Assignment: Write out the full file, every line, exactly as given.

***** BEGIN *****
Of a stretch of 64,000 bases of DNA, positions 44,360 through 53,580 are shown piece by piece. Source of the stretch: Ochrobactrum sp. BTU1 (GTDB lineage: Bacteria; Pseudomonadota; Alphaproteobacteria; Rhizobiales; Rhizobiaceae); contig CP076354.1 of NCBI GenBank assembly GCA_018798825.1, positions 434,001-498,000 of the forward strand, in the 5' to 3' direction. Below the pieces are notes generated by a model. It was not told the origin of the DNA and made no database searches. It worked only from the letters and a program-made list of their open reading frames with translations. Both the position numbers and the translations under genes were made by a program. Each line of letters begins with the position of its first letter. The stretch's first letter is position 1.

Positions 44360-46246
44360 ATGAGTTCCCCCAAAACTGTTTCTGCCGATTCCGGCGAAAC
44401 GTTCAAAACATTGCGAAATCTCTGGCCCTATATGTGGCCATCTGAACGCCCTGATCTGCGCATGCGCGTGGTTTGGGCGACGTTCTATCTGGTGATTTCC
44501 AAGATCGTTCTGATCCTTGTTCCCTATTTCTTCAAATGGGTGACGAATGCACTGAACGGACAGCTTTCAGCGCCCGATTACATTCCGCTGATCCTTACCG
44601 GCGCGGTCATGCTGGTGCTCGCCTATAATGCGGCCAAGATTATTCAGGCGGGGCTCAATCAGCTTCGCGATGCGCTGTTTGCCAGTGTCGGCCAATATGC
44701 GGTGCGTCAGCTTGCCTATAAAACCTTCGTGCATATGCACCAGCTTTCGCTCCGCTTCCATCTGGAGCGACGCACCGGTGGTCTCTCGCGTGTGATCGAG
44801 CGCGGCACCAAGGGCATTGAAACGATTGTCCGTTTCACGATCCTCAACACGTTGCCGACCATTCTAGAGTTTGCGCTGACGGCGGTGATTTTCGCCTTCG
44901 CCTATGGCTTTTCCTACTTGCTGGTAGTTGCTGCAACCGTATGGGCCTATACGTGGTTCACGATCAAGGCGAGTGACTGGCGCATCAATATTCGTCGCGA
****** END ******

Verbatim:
Of a stretch of 64,000 bases of DNA, positions 44,360 through 53,580 are shown piece by piece. Source of the stretch: Ochrobactrum sp. BTU1 (GTDB lineage: Bacteria; Pseudomonadota; Alphaproteobacteria; Rhizobiales; Rhizobiaceae); contig CP076354.1 of NCBI GenBank assembly GCA_018798825.1, positions 434,001-498,000 of the forward strand, in the 5' to 3' direction. Below the pieces are notes generated by a model. It was not told the origin of the DNA and made no database searches. It worked only from the letters and a program-made list of their open reading frames with translations. Both the position numbers and the translations under genes were made by a program. Each line of letters begins with the position of its first letter. The stretch's first letter is position 1.

Positions 44360-46246
44360 ATGAGTTCCCCCAAAACTGTTTCTGCCGATTCCGGCGAAAC
44401 GTTCAAAACATTGCGAAATCTCTGGCCCTATATGTGGCCATCTGAACGCCCTGATCTGCGCATGCGCGTGGTTTGGGCGACGTTCTATCTGGTGATTTCC
44501 AAGATCGTTCTGATCCTTGTTCCCTATTTCTTCAAATGGGTGACGAATGCACTGAACGGACAGCTTTCAGCGCCCGATTACATTCCGCTGATCCTTACCG
44601 GCGCGGTCATGCTGGTGCTCGCCTATAATGCGGCCAAGATTATTCAGGCGGGGCTCAATCAGCTTCGCGATGCGCTGTTTGCCAGTGTCGGCCAATATGC
44701 GGTGCGTCAGCTTGCCTATAAAACCTTCGTGCATATGCACCAGCTTTCGCTCCGCTTCCATCTGGAGCGACGCACCGGTGGTCTCTCGCGTGTGATCGAG
44801 CGCGGCACCAAGGGCATTGAAACGATTGTCCGTTTCACGATCCTCAACACGTTGCCGACCATTCTAGAGTTTGCGCTGACGGCGGTGATTTTCGCCTTCG
44901 CCTATGGCTTTTCCTACTTGCTGGTAGTTGCTGCAACCGTATGGGCCTATACGTGGTTCACGATCAAGGCGAGTGACTGGCGCATCAATATTCGTCGCGA